Lillstreet presents “Neat: The Art of the Whiskey Vessel”

Doug Jeppesen curates ceramics perfect for whiskey and bourbon.
 (Photograph: Courtesy of Lillstreet)
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Photograph: Courtesy of LillstreetJosh DeWeese, Bozeman, Montana. �I love the idea of creating an object that implies slowing down and having a libation with friends,� DeWeese says. The artist also appreciates �the challenge of making a set of things work together� and the �animation� of a pouring vessel. DeWeese incorporated a decomposed diorite granite from Montana�s Elkhorn Mountains into the glaze applied to this stoneware liquor set. He likes to use local materials because they �have a richness that is not found in processed materials as easily�a depth that�s really beautiful.�
 (Photograph: Courtesy of Lillstreet)
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Photograph: Courtesy of LillstreetJosh Stover, Minneapolis, Minnesota. Stover derived the form of this vessel from stoneware whiskey jugs used in North Carolina, which the Florida native frequently visited during college. While those traditional jugs were plain, the artist paints whimsical scenes on his own hand-built works. (The reverse side of this jug depicts two alligators running away from the skunk�s odor�and leaving it their whiskey.) Stover makes his pieces out of earthenware because �it looks a little bit warm,� he says. �It gives [the work] an aged look that I like.�
 (Photograph: Courtesy of Lillstreet)
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Photograph: Courtesy of LillstreetLorna Meaden, Durango, Colorado. Meaden, who grew up in La Grange, Illinois, fell in love with ceramics when an SAIC professor did a demonstration at her high school. She began making �whiskey buckets,� accompanied by two to four cups, when she was in graduate school. �They�re for more than one person hanging out together�for partying, basically,� the artist says.Meaden threw these porcelain vessels on her potter�s wheel and fired them in a wood/soda kiln. She drew the lines on the set in inlaid black clay before adding color. �The drawing reflects the shape of the piece,� she explains. �I use a lot of what I consider to be rich colors: yellows and oranges and greens.�Meaden didn�t design this set specifically for whiskey, but because the cups and flask �are fairly small,� she says, �it would have to be something pretty potent.�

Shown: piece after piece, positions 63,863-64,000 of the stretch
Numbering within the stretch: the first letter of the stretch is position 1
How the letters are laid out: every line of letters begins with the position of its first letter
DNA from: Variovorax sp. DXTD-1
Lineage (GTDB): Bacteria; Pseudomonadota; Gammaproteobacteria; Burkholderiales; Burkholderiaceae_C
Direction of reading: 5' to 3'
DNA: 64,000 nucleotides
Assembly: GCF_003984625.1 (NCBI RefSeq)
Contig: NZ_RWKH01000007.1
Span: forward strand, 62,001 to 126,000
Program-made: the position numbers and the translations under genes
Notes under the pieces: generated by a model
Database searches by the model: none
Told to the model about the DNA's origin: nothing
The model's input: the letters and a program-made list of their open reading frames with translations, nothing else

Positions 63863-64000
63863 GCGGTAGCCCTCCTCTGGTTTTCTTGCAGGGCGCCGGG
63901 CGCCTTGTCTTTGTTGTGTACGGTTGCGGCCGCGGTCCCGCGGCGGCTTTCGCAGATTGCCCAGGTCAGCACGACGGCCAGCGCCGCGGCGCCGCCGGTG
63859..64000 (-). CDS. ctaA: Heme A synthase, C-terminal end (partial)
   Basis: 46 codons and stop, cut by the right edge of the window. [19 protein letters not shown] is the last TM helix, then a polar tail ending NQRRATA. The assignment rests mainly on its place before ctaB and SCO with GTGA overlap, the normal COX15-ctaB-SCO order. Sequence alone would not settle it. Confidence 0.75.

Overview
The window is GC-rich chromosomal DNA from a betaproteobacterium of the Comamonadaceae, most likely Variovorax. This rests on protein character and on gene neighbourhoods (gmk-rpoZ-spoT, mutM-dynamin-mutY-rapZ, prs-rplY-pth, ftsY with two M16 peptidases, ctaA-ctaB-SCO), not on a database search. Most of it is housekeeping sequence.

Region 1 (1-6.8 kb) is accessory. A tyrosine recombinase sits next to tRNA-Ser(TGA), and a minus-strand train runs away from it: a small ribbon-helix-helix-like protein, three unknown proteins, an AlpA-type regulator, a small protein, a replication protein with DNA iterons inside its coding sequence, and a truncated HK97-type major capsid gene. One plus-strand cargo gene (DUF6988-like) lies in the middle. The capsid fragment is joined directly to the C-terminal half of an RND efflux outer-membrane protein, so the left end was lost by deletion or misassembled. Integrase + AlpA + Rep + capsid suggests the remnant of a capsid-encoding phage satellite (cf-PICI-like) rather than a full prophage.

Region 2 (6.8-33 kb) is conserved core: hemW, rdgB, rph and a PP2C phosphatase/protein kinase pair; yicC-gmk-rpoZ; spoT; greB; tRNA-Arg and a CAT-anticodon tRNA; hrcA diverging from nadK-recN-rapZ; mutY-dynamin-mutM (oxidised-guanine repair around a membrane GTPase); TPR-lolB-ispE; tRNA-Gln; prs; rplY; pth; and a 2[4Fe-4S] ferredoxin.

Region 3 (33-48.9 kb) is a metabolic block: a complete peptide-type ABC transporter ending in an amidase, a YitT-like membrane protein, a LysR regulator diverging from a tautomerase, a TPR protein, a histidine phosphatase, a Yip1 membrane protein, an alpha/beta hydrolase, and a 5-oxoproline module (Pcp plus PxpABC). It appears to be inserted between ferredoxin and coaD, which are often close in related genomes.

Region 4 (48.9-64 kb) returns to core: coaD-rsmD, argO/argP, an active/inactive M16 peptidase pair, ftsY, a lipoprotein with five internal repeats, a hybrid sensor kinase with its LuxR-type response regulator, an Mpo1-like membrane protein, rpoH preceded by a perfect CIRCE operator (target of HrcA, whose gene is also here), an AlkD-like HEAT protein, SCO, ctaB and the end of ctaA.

(Photograph: Courtesy of Lillstreet)
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Photograph: Courtesy of LillstreetDoug Jeppesen, Sugar Grove, Illinois. The �Neat� curator cites two inspirations for this unglazed, wood-fired piece: Illinois�s oval barns and the Knob Creek bourbon bottle. Jeppesen doesn�t mind if a collector just places his work on a shelf, like a sculpture, but his own family enjoys eating and drinking out of �a complete mishmash of artists� pots.��When people come over, the conversation becomes all about the artwork,� he says. �Someone�s taken the time to think about that handle or that foot. That�s a pretty neat thing.�
By Lauren Weinberg |
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“Really good whiskey or bourbon isn’t something you just drink and drink. It’s something that you enjoy over a period of time,” Doug Jeppesen says. “There’s nothing like having a handmade cup to think about and look at,” the Sugar Grove–based artist adds, “and—just as it reveals itself—that drink will as well.”

Jeppesen brings together ceramics created by brown-liquor enthusiasts from across the United States in “Neat: The Art of the Whiskey Vessel,” which opens at Lillstreet Art Center (4401 N Ravenswood Ave) Friday 1, 6–9pm. Koval Distillery sponsors a whiskey tasting during the reception, and nearby restaurant Fountainhead offers a discounted whiskey flight that evening. Four artists spoke with me about a few of their works in the show:

“Neat” opens Friday 1 at Lillstreet Art Center.

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